The Symptoms of Monosodium glutamate Allergy


Monosodium glutamate, also known as MSG, is a sodium salt of the naturally-occurring non-essential amino acid, glutamic acid. This is a commonly-used food additive, and it acts as a flavor enhancer. It is also well-known by its trade name ‘Ajinomoto’. This food additive became infamous when it became a subject of health studies. A report from the Federation of American Societies for Experimental Biology (FASEB), which was compiled in 1995 on behalf of the United States Food and Drug Administration (FDA), concluded that this food item was safe for most people when it was ‘eaten at customary levels’. However, it also said that, based on certain reports, some people may have a condition that can lead to ‘MSG symptom complex’. This condition was said to cause worsening of asthmatic symptoms.


There are many signs that will help you to identify this condition. These range from being mild to severe, although they are usually mild, and true, severe MSG sensitivity, that which rivals peanut allergy, is rare.

  • Patients generally complain of a severe headache, which is throbbing in nature, leading to the feeling of the head contracting and expanding.
  • Sometimes, people may also complain of dizziness and mental disorientation and confusion.
  • Besides neurological signs, there may also be indications, like a burning sensation in the skin of the extremities, and even in the region of the chest, resembling a constant pinprick sensation.
  • If the reaction signs begin to get very severe, then there may even be jaw tightness, which could lead to difficulty in opening the mouth, and even throat tightness. This throat tightness may transcend into upper chest tightness, which in turn could lead to breathing problems.
  • This may be accompanied by chest pain and difficulty breathing with a crushing sensation in the chest.
  • If the pain in the chest region aggravates, there may even be gastrointestinal disturbances, like nausea, vomiting, etc.
  • Cutaneous changes include mild to moderate swelling of the face and related regions.

Difference Between Allergy and Intolerance

You need to understand that there is a difference between MSG allergy and intolerance symptoms. A food allergy is an immune system response, which occurs when the body mistakes an ingredient in food as being a harmful foreign body and lands up generating antibodies against it. Food intolerance, on the other hand, is a response by the digestive system, rather than the immune system. It occurs when some ingredient in a food irritates a person’s digestive system or when a person is unable to properly digest or breakdown the food due to the absence of an enzyme or some other factor that is present in that metabolic pathway.As is the case with most food allergies, there is no cure for this disease.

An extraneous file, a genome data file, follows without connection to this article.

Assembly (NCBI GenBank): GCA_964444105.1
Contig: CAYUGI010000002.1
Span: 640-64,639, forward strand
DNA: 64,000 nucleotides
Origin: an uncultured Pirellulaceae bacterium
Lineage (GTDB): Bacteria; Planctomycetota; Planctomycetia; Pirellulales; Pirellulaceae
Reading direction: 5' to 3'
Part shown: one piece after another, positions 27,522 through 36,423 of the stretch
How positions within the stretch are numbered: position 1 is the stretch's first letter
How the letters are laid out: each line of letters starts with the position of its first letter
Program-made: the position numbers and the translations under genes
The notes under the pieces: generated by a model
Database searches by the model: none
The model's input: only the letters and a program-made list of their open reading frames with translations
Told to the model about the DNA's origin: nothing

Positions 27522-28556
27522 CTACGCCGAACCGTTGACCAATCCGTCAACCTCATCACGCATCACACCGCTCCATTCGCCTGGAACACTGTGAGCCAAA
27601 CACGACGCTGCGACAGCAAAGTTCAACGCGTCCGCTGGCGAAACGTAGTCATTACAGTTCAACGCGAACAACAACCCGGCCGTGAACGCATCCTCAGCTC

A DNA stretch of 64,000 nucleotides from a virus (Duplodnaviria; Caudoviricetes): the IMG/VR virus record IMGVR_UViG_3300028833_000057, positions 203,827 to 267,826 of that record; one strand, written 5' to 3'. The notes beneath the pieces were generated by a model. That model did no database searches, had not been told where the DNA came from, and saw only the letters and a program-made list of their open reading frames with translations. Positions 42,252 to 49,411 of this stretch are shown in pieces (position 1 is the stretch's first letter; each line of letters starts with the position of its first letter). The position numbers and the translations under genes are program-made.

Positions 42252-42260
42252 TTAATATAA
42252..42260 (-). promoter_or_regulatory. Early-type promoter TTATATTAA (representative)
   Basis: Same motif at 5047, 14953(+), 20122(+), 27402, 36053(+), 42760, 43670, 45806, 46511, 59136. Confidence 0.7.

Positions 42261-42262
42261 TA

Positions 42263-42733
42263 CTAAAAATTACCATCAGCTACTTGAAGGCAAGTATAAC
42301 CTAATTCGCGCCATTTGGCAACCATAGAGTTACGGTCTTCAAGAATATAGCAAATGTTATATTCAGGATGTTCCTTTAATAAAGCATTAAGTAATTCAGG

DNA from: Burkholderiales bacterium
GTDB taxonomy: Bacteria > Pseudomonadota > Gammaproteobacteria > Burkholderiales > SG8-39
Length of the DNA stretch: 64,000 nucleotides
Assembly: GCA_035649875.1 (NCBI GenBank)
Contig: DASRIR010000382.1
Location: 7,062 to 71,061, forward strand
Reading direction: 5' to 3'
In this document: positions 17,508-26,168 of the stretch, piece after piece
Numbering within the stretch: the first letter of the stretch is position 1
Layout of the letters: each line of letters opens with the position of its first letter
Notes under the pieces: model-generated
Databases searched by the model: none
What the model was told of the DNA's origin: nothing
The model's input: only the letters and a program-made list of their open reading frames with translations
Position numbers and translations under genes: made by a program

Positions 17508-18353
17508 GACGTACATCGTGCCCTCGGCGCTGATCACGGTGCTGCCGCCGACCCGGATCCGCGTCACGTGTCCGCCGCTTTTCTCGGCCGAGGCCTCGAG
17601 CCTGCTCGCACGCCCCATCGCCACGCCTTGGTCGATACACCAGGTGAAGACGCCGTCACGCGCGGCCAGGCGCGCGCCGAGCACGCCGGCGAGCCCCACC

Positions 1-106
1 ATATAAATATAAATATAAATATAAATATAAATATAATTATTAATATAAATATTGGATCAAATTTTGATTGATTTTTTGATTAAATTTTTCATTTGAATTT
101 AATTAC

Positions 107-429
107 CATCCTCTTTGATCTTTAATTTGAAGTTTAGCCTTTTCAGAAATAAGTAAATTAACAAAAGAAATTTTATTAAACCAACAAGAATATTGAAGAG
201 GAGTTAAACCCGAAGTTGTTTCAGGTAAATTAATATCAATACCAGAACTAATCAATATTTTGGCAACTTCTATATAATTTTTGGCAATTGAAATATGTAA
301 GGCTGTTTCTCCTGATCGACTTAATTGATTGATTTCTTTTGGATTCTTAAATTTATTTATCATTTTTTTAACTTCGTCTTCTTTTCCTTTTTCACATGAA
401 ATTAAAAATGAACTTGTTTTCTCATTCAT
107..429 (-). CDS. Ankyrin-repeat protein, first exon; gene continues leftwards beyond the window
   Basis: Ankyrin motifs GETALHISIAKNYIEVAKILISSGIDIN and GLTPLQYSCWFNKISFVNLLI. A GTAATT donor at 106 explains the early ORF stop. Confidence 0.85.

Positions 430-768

( Read about Garlic Allergy: Causes, Symptoms, and Remedies )

The only way of going about it is by staying clear of foods that contain this product. To aid people in this case, in 1993, the Federation of Drug Association proposed adding the phrase ‘contains glutamate’ to the common or usual names of certain protein hydrolysates, which contain such amounts of glutamate that it could prove to be of concern for certain individuals. The FDA considers labels such as ‘No MSG’ or ‘No Added MSG’ to be misleading if the food item even contains ingredients that are sources of free glutamates, such as hydrolyzed protein. For people who do show true signs of this disease, the food additives disodium inosinate and disodium guanylate, which are nucleic acids, are usually preferable substitutes. In short, people who have this allergy may have to stay clear of eating out at Chinese restaurants way too often. Then again, that’s a very small price to pay for keeping the signs at bay!

Man with headache

What is MSG? Is it bad for you?

Monosodium glutamate (MSG) is a flavor enhancer commonly added to Chinese food, canned vegetables, soups and processed meats. The Food and Drug Administration (FDA) has classified MSG as a food ingredient that’s “generally recognized as safe,” but its use remains controversial. For this reason, when MSG is added to food, the FDA requires that it be listed on the label.

MSG has been used as a food additive for decades. Over the years, the FDA has received many anecdotal reports of adverse reactions to foods containing MSG. These reactions — known as MSG symptom complex — include:

  • Headache
  • Flushing
  • Sweating
  • Facial pressure or tightness
  • Numbness, tingling or burning in the face, neck and other areas
  • Rapid, fluttering heartbeats (heart palpitations)
  • Chest pain
  • Nausea
  • Weakness

However, researchers have found no definitive evidence of a link between MSG and these symptoms. Researchers acknowledge, though, that a small percentage of people may have short-term reactions to MSG. Symptoms are usually mild and don’t require treatment. The only way to prevent a reaction is to avoid foods containing MSG.


Symptoms and diagnosis

Those sensitive to MSG may experience:

  • headache
  • hives
  • runny nose or congestion
  • mild chest pain
  • flushing
  • numbness or burning, especially in and around the mouth
  • facial pressure or swelling
  • sweating
  • nausea
  • digestive upset
  • depression and mood swings
  • fatigue

More serious symptoms may include:

  • chest pain
  • heart palpitations
  • shortness of breath
  • swelling in the throat
  • anaphylaxis

Your doctor may ask if you’ve eaten any food containing MSG within the last two hours if they suspect you have a MSG allergy. A rapid heart rate, abnormal heart rhythm, or a reduction of airflow to the lungs may confirm an MSG allergy.



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